I have had a compost heap... really almost more of a midden, for about five years now. It is a reasonable solution for biodegradable waste. I've had it in a corner of my garden that is not too visible. But it has grown over time and needs to be turned into a three stage compost system instead of a heap. My hope is to be able to manage it more carefully, get it hot enough to properly kill weed seeds, and make it easier to turn and use.
I've been thinking about new locations for it, and one candidate is a bare concrete slab. Are there any reasons to or not to put compost on top of concrete?
Up until now it has had earth underneath it, and I feel like the native worms had a field day with it because of that, but I suppose I'd be missing out on worm action if I go too hot anyway right?
I'm not much of an expert composter, but the 4 year heap produced some pretty nice soil for topping up my hugel beds last year.
Plus even if it gets hot the worms would likely just move to the edges where the temperature makes them happy. One possible issue would be seepage of compost juices. Maybe you'd be able to collect them (Yay) or they'd become a problem of some sort (Boo).
"Hundreds of years from now it will not matter what my bank account was, the sort of house I lived in or the type of car I drove... But the world may be different because I did something so bafflingly crazy that it becomes a tourist destination"
Is your compost pile active, where you turn it every couple of days? Or is it passive -- pile it up and let it rot down over the long haul? If it's active, you won't get much leaching of compost juice and the concrete will make it easier to turn the pile. But if it's like my compost pile (a slow decomposer), you might be losing an important byproduct of your pile: the effluent that leaches from the pile over time.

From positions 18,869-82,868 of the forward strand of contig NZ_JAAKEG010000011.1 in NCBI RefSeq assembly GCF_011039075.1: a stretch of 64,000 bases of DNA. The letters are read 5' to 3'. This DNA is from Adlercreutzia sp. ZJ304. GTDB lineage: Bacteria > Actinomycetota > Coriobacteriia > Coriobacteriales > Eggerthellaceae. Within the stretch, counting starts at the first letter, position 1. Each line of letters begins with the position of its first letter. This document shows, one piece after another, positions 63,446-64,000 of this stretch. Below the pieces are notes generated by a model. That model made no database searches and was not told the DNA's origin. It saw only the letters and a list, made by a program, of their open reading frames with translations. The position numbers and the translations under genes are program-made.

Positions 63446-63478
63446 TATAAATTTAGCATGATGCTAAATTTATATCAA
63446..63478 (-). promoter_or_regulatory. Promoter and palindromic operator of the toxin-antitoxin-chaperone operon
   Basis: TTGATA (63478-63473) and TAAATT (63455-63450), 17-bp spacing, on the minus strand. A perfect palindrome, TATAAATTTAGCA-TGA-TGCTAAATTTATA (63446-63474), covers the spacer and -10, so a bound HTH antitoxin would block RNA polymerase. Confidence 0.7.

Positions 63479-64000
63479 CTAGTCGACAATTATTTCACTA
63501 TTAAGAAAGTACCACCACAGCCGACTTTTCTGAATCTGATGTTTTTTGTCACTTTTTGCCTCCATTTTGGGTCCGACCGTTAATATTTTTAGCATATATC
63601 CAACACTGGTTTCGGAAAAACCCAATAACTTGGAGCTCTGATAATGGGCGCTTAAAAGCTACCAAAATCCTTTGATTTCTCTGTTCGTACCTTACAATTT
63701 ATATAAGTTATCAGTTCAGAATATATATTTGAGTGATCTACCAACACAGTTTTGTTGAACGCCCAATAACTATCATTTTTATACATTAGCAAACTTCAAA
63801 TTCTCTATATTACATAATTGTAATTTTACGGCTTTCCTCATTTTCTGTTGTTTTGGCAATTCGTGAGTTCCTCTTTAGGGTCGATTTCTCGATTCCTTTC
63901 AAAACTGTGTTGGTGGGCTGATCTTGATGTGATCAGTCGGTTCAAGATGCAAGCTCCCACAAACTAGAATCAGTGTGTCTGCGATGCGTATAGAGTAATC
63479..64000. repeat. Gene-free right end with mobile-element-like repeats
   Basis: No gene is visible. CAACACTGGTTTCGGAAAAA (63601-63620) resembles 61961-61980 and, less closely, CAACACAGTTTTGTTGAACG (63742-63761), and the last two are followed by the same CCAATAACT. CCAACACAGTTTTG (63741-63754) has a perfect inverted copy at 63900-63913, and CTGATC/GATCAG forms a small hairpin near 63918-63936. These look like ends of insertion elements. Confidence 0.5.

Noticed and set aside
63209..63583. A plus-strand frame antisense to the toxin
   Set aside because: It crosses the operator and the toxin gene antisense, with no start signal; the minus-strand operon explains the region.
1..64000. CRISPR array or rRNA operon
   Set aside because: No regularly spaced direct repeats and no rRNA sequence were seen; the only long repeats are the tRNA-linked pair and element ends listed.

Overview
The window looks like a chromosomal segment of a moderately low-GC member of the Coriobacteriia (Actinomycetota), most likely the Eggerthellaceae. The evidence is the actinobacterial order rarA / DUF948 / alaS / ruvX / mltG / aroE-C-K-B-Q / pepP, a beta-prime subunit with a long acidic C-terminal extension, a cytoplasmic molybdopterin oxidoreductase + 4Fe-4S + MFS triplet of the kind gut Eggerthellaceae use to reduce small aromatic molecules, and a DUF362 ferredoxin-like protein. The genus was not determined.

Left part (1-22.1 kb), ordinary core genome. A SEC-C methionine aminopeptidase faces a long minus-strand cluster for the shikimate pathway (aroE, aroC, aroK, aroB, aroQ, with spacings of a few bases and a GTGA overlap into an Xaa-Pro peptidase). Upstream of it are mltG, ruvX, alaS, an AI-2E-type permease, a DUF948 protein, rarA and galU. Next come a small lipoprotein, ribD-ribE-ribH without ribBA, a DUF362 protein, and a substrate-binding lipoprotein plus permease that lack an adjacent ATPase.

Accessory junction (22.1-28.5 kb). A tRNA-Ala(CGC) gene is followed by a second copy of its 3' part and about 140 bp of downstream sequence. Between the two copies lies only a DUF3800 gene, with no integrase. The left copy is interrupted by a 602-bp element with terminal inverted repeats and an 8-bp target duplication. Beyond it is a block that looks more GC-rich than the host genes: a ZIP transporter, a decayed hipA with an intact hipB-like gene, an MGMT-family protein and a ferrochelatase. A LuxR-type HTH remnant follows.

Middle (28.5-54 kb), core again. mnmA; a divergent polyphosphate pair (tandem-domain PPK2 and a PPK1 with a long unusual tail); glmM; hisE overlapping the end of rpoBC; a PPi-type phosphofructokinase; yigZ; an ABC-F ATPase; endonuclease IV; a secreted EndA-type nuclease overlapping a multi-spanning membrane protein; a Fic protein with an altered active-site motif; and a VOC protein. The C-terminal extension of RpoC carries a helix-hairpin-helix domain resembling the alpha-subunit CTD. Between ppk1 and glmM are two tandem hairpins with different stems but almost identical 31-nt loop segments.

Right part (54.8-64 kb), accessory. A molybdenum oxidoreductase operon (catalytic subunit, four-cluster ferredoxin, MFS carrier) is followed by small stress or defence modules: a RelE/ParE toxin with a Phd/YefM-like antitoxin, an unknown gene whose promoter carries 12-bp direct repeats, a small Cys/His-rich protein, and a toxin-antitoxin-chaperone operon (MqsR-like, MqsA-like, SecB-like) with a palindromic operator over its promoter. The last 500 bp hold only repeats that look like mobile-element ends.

One of the benefits of a compost pile is that any moisture that seeps through it is chock-full of nutrients and microbes. If it's directly on the soil, it will feed the ground below. Because of this, I keep my compost pile directly on the soil and regularly move it throughout the orchard over time.
I've got 4 fence panels that are about 4 feet wide each, so the enclosure made by the 4 panels is 4'x4'. That's a nice size. It takes quite a bit to fill it—perhaps 6 months or so—and then once it's full, I can pull the panels off the sides of the pile, move it somewhere else, and start a new one. Why do I mention this? Because over time, I've moved that enclosure all over and the compost juice that leaks through the pile gets distributed throughout the garden and orchard --- not a drop is wasted.
The soil is always richest where the compost pile used to be.
"The rule of no realm is mine. But all worthy things that are in peril as the world now stands, these are my care. And for my part, I shall not wholly fail in my task if anything that passes through this night can still grow fairer or bear fruit and flower again in days to come. For I too am a steward. Did you not know?" Gandolf